The Maytrees: A Novel
216 pp., $24.95
Reviewed by Thomas Gardner
Cradling the World
Annie Dillard has always been drawn to places and events where "eternity clips time." She is convinced, on the one hand, that we have been abandoned to time and its remorseless plowing under of all we know and love; and, on the other, that the world is shot through with glimpses of the "holy" or the "real." The tree with the lights in it from Pilgrim at Tinker Creek (1974) was an early and now famous example of such a glimpse—a backyard cedar which, one day, appeared "charged and transfigured, each cell buzzing with flame … . It was less like seeing than like being for the first time seen, knocked breathless by a powerful glance … lifted and struck." Like Emily Dickinson, Dillard has an acute interest in birth and death, convinced that at such moments the surface of time cracks open and reveals unseen depths. In For the Time Being (1999), for example, spending time in a maternity ward, Dillard memorably describes a hospital as "a hole in the universe through which holiness issues in blasts. It blows both ways, in and out of time."
Beauty and pain are often what wake the observer in her nonfiction work to the sense that there is more going on than immediately meets the eye. As she puts it in Holy the Firm (1977), beauty and pain drive the artist, "in flawed imitation of Christ on the cross," to create work which burns with an awareness of the holy, touching it almost in torment and attempting to "span the gap, from here to eternity, home." In her first novel The Living (1992), love and death awaken her characters, as in this description of two young lovers so overwhelmed with the intensity of their feelings that a sudden, crushing grief overtakes them. They feel themselves marooned in time, exiled from a hidden world they had stumbled on: "As it happened, each had never felt life's loneliness more keenly that at that moment, holding hands and singing. Each had never suffered, than at that moment, greater and more decimating loss. The strength of adult emotions was new to them. The purity and depth of their private, sourceless griefs overpowered them." For Dillard, a sense of exile seems always to accompany intimations of the holy, leaving her to ask, in many different ways, how time can be redeemed or restored, how the broken can be made whole.
These issues run under the surface of her second novel, The Maytrees, published last year and now issued in paperback. It focuses on the marriage of Lou and Toby Maytree. It is set in Cape Cod, the drama of their marriage, as Dillard puts it, "played out before the backdrop of fixed stars," "their sandspit … a naked strand between two immensities, both given to special effects." Lou is the central character—tall, silent, capable of great intensities of awareness—and we spend much of the novel tracking her consciousness. Maytree, which is what Lou calls Toby, is a poet, given to book-length efforts which allow him to display his analytical, often abstract talents. They are both great readers, their two lives lived out in the resonating company of books.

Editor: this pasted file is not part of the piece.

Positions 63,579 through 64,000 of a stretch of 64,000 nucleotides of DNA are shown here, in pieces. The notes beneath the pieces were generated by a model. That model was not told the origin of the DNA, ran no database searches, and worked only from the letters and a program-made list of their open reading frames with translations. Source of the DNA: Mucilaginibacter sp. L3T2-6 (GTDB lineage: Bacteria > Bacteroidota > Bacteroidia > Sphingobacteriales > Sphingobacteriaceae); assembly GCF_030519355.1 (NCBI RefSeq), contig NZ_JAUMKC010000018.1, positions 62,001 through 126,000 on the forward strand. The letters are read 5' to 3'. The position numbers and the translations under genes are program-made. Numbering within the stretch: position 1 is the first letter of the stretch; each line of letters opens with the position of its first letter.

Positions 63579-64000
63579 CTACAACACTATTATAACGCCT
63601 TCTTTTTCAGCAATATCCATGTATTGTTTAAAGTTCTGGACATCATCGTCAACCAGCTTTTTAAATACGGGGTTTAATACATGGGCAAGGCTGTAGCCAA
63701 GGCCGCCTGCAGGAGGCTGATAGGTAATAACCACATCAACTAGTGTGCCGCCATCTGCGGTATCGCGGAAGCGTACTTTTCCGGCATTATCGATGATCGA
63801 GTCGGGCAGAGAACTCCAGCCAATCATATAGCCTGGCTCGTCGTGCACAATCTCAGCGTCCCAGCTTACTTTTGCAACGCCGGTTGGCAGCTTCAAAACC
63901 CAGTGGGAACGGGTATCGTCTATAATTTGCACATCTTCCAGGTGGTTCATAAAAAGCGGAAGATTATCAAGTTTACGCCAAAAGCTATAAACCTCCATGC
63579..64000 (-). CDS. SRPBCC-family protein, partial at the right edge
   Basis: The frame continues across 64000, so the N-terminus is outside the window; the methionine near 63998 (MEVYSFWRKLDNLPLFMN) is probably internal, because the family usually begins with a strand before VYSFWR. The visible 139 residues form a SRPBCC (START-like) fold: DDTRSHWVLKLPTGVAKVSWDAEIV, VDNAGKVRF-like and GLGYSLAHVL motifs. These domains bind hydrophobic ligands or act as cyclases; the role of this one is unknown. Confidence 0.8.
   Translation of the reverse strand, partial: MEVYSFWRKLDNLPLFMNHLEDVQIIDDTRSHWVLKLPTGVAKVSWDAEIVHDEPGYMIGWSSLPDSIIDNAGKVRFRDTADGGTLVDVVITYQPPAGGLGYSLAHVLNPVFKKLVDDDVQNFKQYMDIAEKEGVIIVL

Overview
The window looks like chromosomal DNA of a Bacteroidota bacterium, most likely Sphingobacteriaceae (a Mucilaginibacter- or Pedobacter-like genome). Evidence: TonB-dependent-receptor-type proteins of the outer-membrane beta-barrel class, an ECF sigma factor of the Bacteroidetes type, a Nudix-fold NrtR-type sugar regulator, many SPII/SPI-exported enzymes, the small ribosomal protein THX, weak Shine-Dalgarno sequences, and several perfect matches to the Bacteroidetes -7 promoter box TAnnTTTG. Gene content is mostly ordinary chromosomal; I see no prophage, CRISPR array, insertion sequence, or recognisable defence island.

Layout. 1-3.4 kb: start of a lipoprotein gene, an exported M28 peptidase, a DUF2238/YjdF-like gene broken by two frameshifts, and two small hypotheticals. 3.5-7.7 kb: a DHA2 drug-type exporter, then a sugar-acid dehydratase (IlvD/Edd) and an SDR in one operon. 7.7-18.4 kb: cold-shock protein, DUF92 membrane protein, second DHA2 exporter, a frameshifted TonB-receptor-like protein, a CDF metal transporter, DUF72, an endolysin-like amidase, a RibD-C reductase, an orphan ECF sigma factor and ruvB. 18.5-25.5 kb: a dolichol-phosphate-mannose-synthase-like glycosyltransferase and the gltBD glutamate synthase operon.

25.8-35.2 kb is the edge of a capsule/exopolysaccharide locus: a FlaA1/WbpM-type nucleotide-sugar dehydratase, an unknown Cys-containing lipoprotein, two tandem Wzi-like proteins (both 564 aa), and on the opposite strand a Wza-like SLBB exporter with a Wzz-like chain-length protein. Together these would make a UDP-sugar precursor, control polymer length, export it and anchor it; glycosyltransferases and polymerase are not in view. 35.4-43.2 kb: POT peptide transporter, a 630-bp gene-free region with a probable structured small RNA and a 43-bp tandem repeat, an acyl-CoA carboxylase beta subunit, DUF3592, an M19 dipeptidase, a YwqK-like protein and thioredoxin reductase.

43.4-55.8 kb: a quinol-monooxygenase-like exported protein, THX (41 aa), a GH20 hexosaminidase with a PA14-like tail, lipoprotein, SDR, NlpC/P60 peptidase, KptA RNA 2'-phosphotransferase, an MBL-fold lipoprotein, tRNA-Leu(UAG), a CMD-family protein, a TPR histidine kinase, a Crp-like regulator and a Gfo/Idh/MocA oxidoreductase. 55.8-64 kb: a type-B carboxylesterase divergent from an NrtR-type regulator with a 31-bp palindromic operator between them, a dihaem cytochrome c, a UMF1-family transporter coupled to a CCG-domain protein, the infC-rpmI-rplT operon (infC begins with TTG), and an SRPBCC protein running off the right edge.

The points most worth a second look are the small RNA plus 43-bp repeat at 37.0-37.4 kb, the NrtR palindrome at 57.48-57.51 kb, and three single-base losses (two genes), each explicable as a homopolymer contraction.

Maytree grew up in Provincetown, spending summers in a one-room board shack near the coast guard station where his father worked. Lou moved there with her mother as a girl, eventually inheriting an old beachside house. They meet and marry after the war, in the late 1940s, with the house and shack playing prominent roles in their life together. As in The Living, love lifts the two of them temporarily out of time: "They felt a pause. Theirs was too much feeling to push through the crack that led down to the dim world of time and stuff. That world was gone … . Love so sprang at her, she honestly thought no one had ever looked into it." When they do return to matter and time, it is in the company of the other, both of them newly aware of the world through the charged presence of someone else: "Their awarenesses rode waves paired like outriggers. Maytree thought Plato wrong: physical senses and wordless realms neither diverge nor oppose; they meet as nearest neighbors in the darkness of personality and embrace." Love, Dillard writes, becomes for them "an epistemological tool"—a way of knowing, continually throwing up new bits of a world broader and stranger than either had imagined alone. Included in this is their son Petie, who, in a rapid sequence of paragraphs, is born and lives out fourteen years.
All of this takes place in sixty-page prologue. Parts 1, 2, and 3 follow, with a brief epilogue. If we let the structure of the novel do its intended work, we see very quickly what its real issues are. In part 1, the marriage breaks. After 14 years, Maytree abruptly runs off with a free-spirited family friend, Deary, beginning what the novel calls the couple's "twenty middle years." Lou suffers. In an image Dillard has used in previous books to talk about the soul's line cast out to a seemingly absent God, she writes that Lou "found herself holding one end of a love. She reeled out love's long line alone; it did not catch." She is literally abandoned into time, but with the aching knowledge of something more than its unending daily erosions. Love has taught her that. She falls apart, but then she gradually begins to "let go" of the sense that the world centers on her. Inch by inch, for two decades, she gets "clean" of that sense of self and, gradually, great "distances opened as she opened." The world, visible in something like its holy intensity, rushes in as the bitter reality of exile loosens the boundaries of the self. Letting go is a response to the holy's coming and going that Dillard has frequently investigated, but Lou's version is as powerful a realization as she has ever written.